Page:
AA asks: When will more speed cameras get warning signs?

27 March 2024

AA asks: When will more speed cameras get warning signs?

New Zealand will soon have its first permanent speed camera with warning signage go live – but the AA cannot understand why it is the only one.

In November 2019, the Government at that time announced a ‘no surprises’ approach to speed cameras in which signage would be placed ahead of all permanent speed cameras telling drivers they were in a “safety camera area”. Mobile cameras will remain unsigned and continue operating as they currently do.

AA road safety spokesperson Dylan Thomsen says four years have passed and there remains next to no permanent cameras with signage out of the near 60 across the country. Of ten new permanent cameras added to roads in Auckland and Northland late last year, only the one on SH1 in Kawakawa will have signage. At present the Kawakawa camera remains in trial mode and is yet to go live.

The 10 new cameras are located in high-risk crash areas where the speed limit has been lowered to 80km/h in recent years:

  • Ostrich Rd, Franklin
  • Mill Rd, Pukekohe East
  • Waitākere Rd, Taupaki
  • Waiuku Rd , Waiuku
  • Glenbrook-Waiuku Rd, Waiuku
  • Dairy Flat Highway , Dairy Flat
  • Papakura-Cleavedon Rd, Ardmore
  • Linwood Rd, Karaka
  • McKenzie Rd Kingseat
  • SH1 Northland Kawakawa (signed)

“The AA’s position for many years has been that permanent speed cameras need to be signposted so people have an opportunity to check their speed and slow down if needed in high-risk locations where the consequences of speeding can be much more serious.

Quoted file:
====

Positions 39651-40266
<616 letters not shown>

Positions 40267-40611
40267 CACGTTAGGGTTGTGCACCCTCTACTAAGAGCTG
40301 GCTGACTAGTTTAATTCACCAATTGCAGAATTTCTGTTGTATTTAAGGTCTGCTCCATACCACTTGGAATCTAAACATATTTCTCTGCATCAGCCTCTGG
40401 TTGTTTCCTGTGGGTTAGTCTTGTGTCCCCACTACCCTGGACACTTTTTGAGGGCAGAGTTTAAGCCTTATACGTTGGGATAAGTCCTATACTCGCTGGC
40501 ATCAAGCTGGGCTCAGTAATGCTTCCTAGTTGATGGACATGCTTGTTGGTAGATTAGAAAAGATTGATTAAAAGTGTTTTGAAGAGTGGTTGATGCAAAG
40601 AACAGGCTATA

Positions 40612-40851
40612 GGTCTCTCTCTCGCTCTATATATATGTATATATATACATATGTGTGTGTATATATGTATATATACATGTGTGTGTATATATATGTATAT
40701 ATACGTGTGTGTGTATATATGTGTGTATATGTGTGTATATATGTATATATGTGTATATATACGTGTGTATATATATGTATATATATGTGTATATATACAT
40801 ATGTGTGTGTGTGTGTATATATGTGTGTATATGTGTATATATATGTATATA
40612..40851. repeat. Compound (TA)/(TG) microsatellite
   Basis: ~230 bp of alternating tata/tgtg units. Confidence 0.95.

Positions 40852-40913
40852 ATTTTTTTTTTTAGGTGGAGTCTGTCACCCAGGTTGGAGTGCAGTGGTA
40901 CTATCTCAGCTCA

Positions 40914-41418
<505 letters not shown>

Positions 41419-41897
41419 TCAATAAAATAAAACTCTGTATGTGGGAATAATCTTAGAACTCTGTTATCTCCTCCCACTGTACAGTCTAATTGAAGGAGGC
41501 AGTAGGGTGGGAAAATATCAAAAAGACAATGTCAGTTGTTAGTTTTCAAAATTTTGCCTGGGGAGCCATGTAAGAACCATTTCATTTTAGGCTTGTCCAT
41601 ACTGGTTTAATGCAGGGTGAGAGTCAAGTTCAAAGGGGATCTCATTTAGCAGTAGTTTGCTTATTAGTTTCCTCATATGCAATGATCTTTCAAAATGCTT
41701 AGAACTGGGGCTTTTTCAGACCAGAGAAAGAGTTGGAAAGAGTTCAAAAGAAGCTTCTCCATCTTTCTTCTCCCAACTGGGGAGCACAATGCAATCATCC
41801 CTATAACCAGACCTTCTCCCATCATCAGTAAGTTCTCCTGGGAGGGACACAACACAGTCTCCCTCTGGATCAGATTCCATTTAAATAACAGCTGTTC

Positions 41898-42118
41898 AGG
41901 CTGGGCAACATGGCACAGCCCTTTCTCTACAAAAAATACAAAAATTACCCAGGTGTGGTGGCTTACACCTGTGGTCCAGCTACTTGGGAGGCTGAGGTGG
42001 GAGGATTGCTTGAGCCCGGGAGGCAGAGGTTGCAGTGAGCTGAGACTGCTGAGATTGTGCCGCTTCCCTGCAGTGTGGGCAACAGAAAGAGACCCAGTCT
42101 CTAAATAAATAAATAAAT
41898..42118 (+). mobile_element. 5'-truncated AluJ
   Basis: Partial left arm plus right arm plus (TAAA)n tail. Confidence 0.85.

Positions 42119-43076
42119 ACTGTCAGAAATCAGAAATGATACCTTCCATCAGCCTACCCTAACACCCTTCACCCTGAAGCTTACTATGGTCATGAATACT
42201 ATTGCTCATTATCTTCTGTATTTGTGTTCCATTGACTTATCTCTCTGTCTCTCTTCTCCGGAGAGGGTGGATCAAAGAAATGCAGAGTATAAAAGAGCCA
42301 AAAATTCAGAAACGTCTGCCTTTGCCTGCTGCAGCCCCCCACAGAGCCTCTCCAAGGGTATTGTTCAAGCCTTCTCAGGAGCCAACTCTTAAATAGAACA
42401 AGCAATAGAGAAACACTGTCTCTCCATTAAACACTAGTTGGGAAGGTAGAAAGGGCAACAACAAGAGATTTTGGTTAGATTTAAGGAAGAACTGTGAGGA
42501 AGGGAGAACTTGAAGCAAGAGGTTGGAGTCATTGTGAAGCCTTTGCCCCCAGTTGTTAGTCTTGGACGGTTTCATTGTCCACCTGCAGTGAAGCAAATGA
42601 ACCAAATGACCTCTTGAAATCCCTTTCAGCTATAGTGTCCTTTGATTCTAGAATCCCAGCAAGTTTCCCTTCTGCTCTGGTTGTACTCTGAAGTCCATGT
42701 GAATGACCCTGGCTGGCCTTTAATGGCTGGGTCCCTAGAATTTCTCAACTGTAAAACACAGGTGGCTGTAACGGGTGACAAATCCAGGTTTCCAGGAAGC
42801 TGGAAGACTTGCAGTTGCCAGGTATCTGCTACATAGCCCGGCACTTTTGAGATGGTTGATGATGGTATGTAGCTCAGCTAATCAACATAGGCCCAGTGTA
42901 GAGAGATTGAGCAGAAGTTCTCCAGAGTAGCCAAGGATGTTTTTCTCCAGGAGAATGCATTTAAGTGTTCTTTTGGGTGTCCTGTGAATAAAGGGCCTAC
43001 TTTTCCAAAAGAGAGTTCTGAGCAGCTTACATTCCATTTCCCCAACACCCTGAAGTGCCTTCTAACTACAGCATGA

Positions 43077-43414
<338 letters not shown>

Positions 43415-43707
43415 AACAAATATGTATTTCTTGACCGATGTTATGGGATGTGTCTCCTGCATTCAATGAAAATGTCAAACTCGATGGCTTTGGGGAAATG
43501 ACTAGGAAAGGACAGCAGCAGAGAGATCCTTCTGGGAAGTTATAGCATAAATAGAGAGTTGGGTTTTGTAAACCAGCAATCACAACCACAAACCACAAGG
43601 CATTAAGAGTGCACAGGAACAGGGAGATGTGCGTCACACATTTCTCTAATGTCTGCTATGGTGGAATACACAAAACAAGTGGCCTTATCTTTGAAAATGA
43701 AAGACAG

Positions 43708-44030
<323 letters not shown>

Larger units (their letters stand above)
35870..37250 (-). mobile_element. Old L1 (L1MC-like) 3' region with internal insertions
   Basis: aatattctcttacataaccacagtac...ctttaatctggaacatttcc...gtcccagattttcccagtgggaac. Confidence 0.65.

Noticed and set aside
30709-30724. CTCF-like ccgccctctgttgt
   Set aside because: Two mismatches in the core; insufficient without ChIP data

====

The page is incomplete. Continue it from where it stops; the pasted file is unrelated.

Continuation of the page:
“Some people speed intentionally but others may genuinely think the limit is higher than it is, or they might have unknowingly let their speed creep up. A warning sign reminder is a much better option than a ticket for people in those groups.

“On roads that have had speed limit reductions in recent times, we also think it makes sense to put repeater signs for the new limit at the same place as signs alerting drivers to the camera area.”

Apart from the Kawakawa camera that is due to go live shortly, the only other permanent camera that has some form of signage is at Kauri on State Highway 1 in Northland. Since the installation of ‘Reduce Speed Now’ signs in 2018, speeding infringements have more than halved.

“The reduction in tickets is great news because that means more people are travelling within the limit near Kauri - it’s a huge win for safety. We’d like to see this replicated at other high-risk locations around the country,” Dylan says.

While the ‘Reduce Speed’ sign at Kauri has seen a huge reduction in tickets, Dylan says the AA believes the results could be even better if specific speed camera warning signs were used. The installation of speed camera warning signage could be done relatively quickly and cheaply, and would go a long way to encouraging more drivers to stay within the limit, Dylan says.

“The primary function of speed cameras is deterrence, not punishment. Giving people fair warning that they might get pinged and an opportunity to travel within the speed limit is the right thing to do.”


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